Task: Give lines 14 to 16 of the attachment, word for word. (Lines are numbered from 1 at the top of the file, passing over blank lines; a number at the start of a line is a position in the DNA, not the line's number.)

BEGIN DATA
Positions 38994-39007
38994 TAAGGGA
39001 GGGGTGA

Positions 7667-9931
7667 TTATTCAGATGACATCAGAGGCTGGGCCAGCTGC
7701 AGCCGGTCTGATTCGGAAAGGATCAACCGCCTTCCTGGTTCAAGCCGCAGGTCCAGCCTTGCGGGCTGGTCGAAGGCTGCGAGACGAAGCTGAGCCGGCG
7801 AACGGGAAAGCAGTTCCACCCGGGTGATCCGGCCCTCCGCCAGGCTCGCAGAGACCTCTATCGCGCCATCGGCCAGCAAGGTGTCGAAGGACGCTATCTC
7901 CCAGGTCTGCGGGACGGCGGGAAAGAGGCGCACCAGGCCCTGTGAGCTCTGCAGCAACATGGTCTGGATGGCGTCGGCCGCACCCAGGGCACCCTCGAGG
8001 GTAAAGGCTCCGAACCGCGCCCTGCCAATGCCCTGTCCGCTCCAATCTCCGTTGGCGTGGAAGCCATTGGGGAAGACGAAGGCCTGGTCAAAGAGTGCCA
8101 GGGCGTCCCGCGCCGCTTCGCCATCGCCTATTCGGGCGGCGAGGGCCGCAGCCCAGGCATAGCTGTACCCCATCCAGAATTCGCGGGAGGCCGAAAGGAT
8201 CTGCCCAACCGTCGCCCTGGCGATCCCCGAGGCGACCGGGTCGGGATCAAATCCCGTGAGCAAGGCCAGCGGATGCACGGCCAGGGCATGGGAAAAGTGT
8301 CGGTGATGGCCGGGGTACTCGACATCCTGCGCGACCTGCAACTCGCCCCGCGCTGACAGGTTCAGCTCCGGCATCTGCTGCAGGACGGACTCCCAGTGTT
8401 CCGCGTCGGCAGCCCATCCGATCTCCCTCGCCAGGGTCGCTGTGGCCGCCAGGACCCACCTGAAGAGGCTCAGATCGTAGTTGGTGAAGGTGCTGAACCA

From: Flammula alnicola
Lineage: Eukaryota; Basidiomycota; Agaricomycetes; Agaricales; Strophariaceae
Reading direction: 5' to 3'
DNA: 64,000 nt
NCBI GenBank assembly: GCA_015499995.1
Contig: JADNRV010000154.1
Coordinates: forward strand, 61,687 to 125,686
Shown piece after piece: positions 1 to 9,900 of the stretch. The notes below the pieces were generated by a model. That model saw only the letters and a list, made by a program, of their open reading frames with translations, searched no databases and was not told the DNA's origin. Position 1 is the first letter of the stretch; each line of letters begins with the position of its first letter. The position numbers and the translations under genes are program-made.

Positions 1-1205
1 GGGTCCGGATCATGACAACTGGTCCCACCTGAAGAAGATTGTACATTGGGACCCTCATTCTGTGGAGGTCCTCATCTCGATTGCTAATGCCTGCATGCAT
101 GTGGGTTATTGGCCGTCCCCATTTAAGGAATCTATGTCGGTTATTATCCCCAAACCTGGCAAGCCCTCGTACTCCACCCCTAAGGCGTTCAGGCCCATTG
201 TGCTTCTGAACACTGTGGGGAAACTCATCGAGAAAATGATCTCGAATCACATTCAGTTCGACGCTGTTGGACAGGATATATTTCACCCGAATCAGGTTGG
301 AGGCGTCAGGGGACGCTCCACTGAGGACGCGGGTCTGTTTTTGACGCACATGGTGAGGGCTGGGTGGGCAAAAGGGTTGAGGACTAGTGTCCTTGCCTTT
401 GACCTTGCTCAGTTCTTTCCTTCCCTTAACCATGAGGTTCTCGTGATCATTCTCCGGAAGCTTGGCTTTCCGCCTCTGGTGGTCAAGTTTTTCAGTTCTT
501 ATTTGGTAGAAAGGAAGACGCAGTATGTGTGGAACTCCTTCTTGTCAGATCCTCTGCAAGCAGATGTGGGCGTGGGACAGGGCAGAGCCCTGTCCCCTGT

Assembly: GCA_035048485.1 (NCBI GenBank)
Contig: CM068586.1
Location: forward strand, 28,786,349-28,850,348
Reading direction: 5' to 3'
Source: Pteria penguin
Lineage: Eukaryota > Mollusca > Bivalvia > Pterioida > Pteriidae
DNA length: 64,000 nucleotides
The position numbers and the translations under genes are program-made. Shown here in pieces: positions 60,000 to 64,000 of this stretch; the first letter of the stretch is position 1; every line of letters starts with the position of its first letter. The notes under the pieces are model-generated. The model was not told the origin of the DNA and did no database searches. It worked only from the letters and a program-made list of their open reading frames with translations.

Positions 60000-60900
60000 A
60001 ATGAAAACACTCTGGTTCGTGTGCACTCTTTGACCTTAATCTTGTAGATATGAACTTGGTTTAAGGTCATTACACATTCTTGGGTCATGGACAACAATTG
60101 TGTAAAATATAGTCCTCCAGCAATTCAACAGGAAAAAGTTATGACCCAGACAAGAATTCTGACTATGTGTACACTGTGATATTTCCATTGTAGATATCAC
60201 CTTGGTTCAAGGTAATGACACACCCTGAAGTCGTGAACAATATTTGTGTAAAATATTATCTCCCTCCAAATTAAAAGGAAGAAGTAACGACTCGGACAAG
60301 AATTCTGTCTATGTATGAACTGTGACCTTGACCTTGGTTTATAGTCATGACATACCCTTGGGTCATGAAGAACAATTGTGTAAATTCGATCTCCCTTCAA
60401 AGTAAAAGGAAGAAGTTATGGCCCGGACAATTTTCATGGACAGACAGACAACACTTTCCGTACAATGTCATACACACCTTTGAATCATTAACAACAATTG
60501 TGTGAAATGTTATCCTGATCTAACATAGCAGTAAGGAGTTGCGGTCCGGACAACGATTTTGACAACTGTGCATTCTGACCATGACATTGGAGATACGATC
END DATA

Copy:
From: Flammula alnicola
Lineage: Eukaryota; Basidiomycota; Agaricomycetes; Agaricales; Strophariaceae
Reading direction: 5' to 3'